Let's start with high-risk endometrial cancer, where early and timely diagnosis is of the essence. Preoperative imaging risk stratification can help select patients at high risk of metastasis who may benefit from oncologic referral. However, magnetic resonance imaging currently has limitations for staging compared to pathology, which may be related to subtle textural patterns that go unnoticed by the human eye.4
Not surprisingly, most of the studies reviewed by the team aimed to classify uterine masses as malignant or benign, or into high- and low-grade groups. Created artificial intelligence models claimed similar or even higher diagnostic accuracy and net clinical benefit compared to experienced radiologists.4
For example, in the work led by Yan in 2021, the team built a deep learning model for the preoperative diagnosis of pelvic lymph node metastases, and further demonstrated that radiomics correlates with immunohistochemical indices such as estrogen receptor, progesterone receptor, P53, and Ki-67.4
Meanwhile, also in 2021, Jacob and colleagues developed an MRI-based radiomic model for predicting survival in patients with endometrial cancer. The researchers examined the model's association with gene expression profiles and clinical parameters for better prediction of disease outcomes. They found that 46 genes were associated with worse prediction of disease survival as well as a significant association with advanced stage disease, deep myometrial invasion, lymph node metastases, and worse 5-year survival.4
Relatedly, in 2020, Bereby-Kahane and colleagues analyzed MRI-based texture features in correlation with tumor parameters and found that the best predictor of higher-risk cancers was a short axis greater than 20 millimeters.4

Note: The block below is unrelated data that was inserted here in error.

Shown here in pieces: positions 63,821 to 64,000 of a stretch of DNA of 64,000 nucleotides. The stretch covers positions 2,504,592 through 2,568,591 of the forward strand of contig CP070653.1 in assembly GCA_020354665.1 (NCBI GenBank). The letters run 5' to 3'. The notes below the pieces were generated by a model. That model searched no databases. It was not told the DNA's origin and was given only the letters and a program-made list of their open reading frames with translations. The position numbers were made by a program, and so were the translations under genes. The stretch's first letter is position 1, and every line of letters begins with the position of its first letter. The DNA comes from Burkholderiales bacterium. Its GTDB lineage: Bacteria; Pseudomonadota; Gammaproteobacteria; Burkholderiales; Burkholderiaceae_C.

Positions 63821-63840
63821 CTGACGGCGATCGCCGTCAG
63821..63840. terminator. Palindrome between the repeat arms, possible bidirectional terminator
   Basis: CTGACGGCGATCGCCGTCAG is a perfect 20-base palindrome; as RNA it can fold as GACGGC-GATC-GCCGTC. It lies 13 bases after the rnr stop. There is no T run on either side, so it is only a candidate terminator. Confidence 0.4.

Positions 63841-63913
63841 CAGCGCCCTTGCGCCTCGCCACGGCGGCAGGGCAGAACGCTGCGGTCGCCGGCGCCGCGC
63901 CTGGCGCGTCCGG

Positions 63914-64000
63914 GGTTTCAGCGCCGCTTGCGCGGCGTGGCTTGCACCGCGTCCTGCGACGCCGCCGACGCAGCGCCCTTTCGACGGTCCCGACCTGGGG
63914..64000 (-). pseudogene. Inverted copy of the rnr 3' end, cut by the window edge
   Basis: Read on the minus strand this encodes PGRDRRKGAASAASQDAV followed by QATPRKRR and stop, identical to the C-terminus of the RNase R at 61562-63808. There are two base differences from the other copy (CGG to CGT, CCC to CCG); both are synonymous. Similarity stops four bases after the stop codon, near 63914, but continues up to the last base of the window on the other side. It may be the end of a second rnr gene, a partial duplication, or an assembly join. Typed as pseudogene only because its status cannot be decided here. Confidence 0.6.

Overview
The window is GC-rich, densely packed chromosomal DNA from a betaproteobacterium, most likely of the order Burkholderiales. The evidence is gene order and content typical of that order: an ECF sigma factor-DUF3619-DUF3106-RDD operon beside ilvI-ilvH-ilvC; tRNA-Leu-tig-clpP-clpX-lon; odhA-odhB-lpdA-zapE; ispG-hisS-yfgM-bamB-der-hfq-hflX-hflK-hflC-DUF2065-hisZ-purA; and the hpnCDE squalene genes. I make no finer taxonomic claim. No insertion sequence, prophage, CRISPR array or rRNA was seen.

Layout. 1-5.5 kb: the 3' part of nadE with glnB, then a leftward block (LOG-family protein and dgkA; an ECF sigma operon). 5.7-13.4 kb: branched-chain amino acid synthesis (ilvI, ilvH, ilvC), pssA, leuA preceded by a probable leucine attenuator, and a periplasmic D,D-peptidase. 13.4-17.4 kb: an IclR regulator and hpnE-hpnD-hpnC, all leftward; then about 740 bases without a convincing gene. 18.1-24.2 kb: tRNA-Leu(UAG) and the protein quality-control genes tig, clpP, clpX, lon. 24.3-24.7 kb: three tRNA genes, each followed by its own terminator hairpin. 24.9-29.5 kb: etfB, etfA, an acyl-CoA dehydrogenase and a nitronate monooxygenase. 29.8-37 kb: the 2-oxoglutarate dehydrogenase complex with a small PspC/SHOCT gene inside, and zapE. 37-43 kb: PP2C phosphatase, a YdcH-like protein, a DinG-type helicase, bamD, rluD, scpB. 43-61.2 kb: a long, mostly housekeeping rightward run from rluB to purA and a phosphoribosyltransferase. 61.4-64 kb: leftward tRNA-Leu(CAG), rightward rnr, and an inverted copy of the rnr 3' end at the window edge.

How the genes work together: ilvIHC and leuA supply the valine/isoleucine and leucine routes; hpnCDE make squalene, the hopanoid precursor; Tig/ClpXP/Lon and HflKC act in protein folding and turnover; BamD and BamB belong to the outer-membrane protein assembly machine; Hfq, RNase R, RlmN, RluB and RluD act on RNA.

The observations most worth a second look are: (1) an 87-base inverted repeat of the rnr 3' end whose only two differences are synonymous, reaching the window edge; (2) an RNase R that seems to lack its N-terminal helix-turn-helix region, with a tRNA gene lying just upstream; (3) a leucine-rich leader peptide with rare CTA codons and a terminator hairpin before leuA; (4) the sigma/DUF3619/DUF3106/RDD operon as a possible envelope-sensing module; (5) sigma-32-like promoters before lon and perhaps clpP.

In addition, other studies have incorporated known clinical factors such as obesity, hormone therapy, race, menstrual and reproductive history, and endometrial hyperplasia into their radiomic models. Most studies demonstrated better clinical prediction than radiomics alone.4
One last example is the study by Yan and colleagues, a large multicenter study of patients with histopathologically confirmed endometrial cancer. The study combined selected radiomic features with clinical factors to create a preoperative endometrial cancer prediction nomogram that improved surgical planning in 11 to 15% of patients compared with actual surgery. 4
The reliance on the human annotation of image data for primary cancer and/or lymph nodes or distant metastases is one of the common challenges in AI applied to medical imaging. This time-consuming task often limits the availability of training and test data, which further limits the performance of the models and the conclusions drawn.4
The role of convolutional neural networks is crucial. Their ability to learn directly from images could theoretically allow the annotation step to be skipped if a sufficiently large dataset is available; on the other hand they have shown excellent performance compared to radiomics and traditional machine learning techniques. However, only a few studies using this technology are available so far.4
Fin de cápsula
Cervical cancer, the fourth most common gynecologic cancer worldwide in terms of incidence and mortality, has also seen advances in the development of artificial intelligence models. Most studies have focused on predicting and detecting lymph node metastasis, while a few have explored areas such as predicting cancer versus non-cancer, lymphatic involvement, risk prediction, and treatment outcomes.4